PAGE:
You can’t change their past, but you can make a choice and change their future.    

10 months old. 10 years old. Boy. Girl. Brothers. Sisters. When you adopt, you’re not just choosing a child – you’re choosing a family. 

Regardless of their age, gender, ethnicity, if they are adopted alone or as brothers and sisters – adopted children need extra attention, reassurance, and security due to their past experiences.

Read the stories from others who have adopted to help you understand more about the children waiting for you. 



Tasha, from mid-west Wales, first considered adoption when she was just a teenager. Moved by documentaries about orphanages across the world, she wanted to give a home to children who needed it. After becoming a teacher, Tasha saw firsthand the number of children who needed loving and supportive homes in the UK - and realised her dream of adopting may be slightly closer to home.

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Faith (38)

Faith met her husband ten years ago and adopting children had always been in their plans. After several miscarriages the couple, decided the time was right for them to adopt. The couple had begun researching adoption before going on their honeymoon to Norway. During their trip they also decided to explore fertility treatment, but after an unsuccessful attempt, they decided they would get back to Wales and begin their adoption journey. In 2022, the couple adopted a large sibling group.

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Clare and Gareth

Clare and Gareth adopted a sibling group of a boy and two girls who were 4, 3 and 1 years old when they came to their new home in south Wales. The couple wanted a big family and when they realized wouldn't be able to have their family naturally, they decided to adopt a sibling group of three - though Gareth would have easily taken seven or eight - to fulfil that dream.

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Rosie and Paul knew from the beginning of their adoption journey that age would not be a factor for them. Initially specifying an age range of 0-6 years old, the couple decided that having a baby was not the most important factor - the opportunity to create memories and a great life for a child was.

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Lowri, 35

From an early age, Lowri, a solo adopter from Vale, Valleys and Cardiff Adoption realised that love didn't have to be blood-related - and that family meant more than DNA. After babysitting for a family whose child was adopted, then 16-year-old Lowri knew she wanted to adopt.

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Martyn, 35 and Lee, 40

Talking about having children and adoption on a first date isn't right for everyone. But for Martyn, 35, and Lee 40, the idea of starting a family made them feel complete. The couple adopted a five-year-old boy through Western Bay Adoption Service in 2018. Three years later, the pair adopted a four-year-old boy.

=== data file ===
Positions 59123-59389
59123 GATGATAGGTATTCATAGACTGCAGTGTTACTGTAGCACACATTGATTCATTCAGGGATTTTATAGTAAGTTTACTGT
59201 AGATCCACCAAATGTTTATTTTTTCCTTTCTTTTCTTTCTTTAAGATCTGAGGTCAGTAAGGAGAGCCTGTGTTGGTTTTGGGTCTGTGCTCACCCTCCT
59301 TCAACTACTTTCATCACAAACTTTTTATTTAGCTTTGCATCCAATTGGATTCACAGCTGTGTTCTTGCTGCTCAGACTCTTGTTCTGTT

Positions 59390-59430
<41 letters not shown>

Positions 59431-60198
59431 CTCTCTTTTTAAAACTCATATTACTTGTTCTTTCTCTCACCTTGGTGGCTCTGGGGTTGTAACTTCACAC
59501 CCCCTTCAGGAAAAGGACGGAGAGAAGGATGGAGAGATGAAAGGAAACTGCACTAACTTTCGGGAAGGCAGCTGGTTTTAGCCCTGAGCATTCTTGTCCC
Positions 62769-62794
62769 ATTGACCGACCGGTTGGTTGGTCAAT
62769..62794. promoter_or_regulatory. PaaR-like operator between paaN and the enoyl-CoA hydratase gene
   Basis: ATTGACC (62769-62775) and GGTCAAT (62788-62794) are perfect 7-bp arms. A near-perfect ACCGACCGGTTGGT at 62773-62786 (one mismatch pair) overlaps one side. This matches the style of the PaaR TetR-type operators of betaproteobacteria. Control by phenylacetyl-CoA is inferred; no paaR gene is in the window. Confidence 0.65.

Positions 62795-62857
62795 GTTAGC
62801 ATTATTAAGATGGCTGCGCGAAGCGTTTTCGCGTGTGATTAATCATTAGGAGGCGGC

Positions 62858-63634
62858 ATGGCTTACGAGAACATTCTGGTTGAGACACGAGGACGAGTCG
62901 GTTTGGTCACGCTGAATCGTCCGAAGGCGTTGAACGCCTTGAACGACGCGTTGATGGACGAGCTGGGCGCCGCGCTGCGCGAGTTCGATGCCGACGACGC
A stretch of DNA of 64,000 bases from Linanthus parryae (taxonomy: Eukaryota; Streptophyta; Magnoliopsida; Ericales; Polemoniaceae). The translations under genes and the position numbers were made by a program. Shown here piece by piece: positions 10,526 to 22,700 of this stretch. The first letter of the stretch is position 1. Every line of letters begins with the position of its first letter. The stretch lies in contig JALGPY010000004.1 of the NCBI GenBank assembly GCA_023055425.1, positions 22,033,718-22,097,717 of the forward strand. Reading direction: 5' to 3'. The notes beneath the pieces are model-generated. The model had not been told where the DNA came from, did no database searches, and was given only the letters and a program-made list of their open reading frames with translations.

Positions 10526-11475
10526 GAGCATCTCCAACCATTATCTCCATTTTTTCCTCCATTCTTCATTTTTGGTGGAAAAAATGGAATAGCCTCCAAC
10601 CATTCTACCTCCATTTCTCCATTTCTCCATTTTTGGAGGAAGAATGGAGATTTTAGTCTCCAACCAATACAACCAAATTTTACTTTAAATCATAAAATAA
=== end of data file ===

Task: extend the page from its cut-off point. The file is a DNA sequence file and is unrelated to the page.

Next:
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Damian, 31

At first, Damian and his partner intended to adopt one child. But after realising how many sibling groups were waiting to find a new home, they decided to adopt three-year-old twin boys.

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Rachel, 48

Having a child naturally wasn't possible for the couple, so they underwent IVF and had their first son. Despite the difficulties and emotional exhaustion of previous unsuccessful IVF treatments, the desire to have a larger family didn't go away, so three years later they decided to adopt and give their son a brother.

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Meinir, 40

Meinir and her partner chose to keep siblings together, giving a loving home to a four-year-old boy and his two-year-old sister through the Mid and West Wales Adoption Service in 2016.

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Karyn was determined to have a child and decided to go down the route of a single adopter. She adopted an 11-month-old girl through the Western Bay Adoption Service, who came to her new home just before Christmas in 2019.

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Christopher, 44

Initially, Christopher's wife was sceptical about adopting but after hours of research, she decided it was the perfect opportunity. The couple adopted a three-year-old girl through the Western Bay Adoption Service in 2015 and couldn't wait to start this new chapter in their lives.

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Amanda & Martin

When the couple, first met Ellen she was still in nappies at the age of seven, had never had a book read to her, used to freeze at the sound of a loud noise and hid behind the sofa whenever she felt afraid - but despite her complex needs, Amanda and Martin knew from the moment they read about Ellen's story that she was their daughter.

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Sarah, 32

Single parent, Sarah's decision to adopt was heavily influenced by her career as a youth worker. She adopted sisters aged 4 and 6 in 2019 through St David's Children's Society and talks openly about their journey on her blog, 2StarfishSolo.

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Julia, 40

In 2011, Julia's two up two down couldn't accommodate more than one child so after adopting their son at 4 years old through North Wales Adoption Service, they adopted their daughter five years later.

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Natasha, 43

Tasha, who is a teacher, adopted siblings of Thai heritage - a three-year-old daughter and a 20-month-old boy - because she knew that boys, minority ethnic children and siblings typically wait the longest to be adopted.

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Taking the next step

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